“But you can’t do that! You’re a Developer!” said. Jeremy briefly went off-script. He was truly astonished. I had a flash of insight into his worldview, which put web developers at the top of the status hierarchy.
“I’ve done lots of other things,” I said. “You don’t like me, that’s okay, we can work this out amicably. Give me a few months and I’ll find another job in the company.”
Bad to worse, worse to worser. There was a seething verbal fight between Narwhal and Jeremy later in the week. They’d been out at a meeting, and when they got back after 6 pm they thought they were alone. I was in a room nearby. Embarrassed, I tried not to listen (why? I ought to have listened better) but I caught enough.
Narwhal was cross with Jeremy for having screwed up the Gregory’s meeting. Apparently I was supposed to have been fired then and there, but Jeremy got derailed by my suggestion that we find an amicable separation. Narwhal didn’t like the idea of me hanging around another few months. Narwhal told Jeremy he was being ungrateful for not working harder to fire me right away. After all, Narwhal said, he had done Jeremy the immense favor of booting him up to this managerial job and paying his admission to South By Southwest.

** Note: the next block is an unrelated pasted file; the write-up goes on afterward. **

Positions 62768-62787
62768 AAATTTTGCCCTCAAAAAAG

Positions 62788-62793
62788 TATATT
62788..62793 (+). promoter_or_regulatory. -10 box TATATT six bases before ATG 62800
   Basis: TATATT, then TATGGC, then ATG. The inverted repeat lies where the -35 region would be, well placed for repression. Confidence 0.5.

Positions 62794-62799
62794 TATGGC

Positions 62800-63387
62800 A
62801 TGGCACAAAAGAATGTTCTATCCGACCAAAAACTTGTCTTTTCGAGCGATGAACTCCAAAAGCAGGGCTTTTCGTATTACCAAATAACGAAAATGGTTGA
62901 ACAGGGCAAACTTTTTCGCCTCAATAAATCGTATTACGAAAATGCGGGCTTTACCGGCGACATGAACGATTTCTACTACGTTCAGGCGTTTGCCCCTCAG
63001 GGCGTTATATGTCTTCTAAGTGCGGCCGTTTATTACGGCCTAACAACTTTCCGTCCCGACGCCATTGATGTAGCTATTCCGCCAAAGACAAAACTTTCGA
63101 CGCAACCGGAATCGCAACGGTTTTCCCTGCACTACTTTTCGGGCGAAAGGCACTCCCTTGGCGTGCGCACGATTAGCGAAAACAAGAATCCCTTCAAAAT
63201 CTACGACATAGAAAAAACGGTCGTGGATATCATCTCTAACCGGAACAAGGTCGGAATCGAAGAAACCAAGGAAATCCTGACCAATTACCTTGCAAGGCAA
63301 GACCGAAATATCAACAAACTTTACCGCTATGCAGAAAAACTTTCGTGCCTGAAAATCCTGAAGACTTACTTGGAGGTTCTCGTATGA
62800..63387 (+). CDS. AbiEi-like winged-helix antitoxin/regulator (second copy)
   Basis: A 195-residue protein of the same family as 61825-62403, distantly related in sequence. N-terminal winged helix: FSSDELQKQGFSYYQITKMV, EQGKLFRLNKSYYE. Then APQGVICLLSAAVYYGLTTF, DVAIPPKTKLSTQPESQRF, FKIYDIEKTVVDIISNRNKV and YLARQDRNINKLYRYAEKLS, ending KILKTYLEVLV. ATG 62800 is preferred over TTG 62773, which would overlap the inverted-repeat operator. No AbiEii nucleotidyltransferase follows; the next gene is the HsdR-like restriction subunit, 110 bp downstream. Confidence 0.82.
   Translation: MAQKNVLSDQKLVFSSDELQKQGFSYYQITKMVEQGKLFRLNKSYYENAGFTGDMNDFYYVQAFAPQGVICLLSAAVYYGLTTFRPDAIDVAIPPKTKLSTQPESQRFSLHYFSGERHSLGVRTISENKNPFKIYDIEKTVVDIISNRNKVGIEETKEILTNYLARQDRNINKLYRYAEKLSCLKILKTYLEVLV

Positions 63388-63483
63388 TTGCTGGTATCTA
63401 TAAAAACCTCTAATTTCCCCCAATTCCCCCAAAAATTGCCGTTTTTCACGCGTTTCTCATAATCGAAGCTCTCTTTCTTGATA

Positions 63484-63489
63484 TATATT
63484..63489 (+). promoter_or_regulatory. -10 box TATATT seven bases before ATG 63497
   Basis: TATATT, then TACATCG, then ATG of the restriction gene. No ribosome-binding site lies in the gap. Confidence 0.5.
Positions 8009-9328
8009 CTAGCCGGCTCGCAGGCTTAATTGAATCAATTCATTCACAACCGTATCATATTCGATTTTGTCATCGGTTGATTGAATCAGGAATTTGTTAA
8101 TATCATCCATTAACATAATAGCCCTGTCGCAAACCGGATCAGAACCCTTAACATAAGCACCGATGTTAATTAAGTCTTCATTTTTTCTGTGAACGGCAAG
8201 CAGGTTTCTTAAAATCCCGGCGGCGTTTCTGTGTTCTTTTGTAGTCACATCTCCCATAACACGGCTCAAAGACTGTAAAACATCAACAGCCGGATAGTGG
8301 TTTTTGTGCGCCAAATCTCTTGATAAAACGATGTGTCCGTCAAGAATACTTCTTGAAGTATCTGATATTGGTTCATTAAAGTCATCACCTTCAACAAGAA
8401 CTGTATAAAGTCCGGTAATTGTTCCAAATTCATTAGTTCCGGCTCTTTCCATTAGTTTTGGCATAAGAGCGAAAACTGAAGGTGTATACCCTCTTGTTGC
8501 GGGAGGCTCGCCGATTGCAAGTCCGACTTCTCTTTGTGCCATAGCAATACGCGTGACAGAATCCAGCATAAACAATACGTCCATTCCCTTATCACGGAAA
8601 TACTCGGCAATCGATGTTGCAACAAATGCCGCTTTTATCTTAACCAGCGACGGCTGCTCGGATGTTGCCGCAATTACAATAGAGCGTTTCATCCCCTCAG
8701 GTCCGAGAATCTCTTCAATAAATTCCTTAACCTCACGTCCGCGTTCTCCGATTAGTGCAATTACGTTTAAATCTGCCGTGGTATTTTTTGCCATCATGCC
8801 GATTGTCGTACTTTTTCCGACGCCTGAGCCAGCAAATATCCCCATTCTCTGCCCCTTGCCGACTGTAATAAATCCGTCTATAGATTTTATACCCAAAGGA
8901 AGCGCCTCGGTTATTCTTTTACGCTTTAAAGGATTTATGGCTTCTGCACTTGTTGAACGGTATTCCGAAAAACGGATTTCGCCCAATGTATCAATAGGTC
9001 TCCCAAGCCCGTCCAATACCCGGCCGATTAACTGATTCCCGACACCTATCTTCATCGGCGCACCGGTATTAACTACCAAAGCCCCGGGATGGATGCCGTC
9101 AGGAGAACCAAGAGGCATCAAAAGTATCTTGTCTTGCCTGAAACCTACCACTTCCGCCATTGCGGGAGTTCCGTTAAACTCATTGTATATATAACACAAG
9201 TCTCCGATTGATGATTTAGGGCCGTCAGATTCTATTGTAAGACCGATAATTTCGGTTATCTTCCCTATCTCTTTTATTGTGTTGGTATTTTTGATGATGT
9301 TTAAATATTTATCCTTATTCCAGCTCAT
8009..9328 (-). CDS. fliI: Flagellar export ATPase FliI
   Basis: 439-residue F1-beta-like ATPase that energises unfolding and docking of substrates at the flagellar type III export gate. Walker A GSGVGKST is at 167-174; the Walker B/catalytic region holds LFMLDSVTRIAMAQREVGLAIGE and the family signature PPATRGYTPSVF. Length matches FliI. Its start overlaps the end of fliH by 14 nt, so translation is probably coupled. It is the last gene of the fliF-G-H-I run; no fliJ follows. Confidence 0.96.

The company paid it, actually, said Jeremy, a bit snippy. We can’t get rid of Margot now because she’s doing all of Glynda’s work. So what do we do? HR departments have ways of getting rid of employees. You make out they’re a behavior problem or you say their skills are not up to par, and you put them on 90 days’ probation, and if they’re still there you fire them It’s standard HR procedure! I read it on the internet.
“Heh-heh,” thought I, “you just try some funny business like that and I’ll be banging on HR’s door.” I started drawing up a list of the various harassments I’d been subjected to since March.
A few weeks later Jeremy and Narwhal called me into the 16th floor conference room and presented me with a lengthy dossier of my supposed failings. Couched in evasive, vague phrases, Jeremy wrote, in sum: Nobody likes her. Everybody hates her. She can’t do anything. She is a problem child. We’ve tried to put up with her but she is hopeless.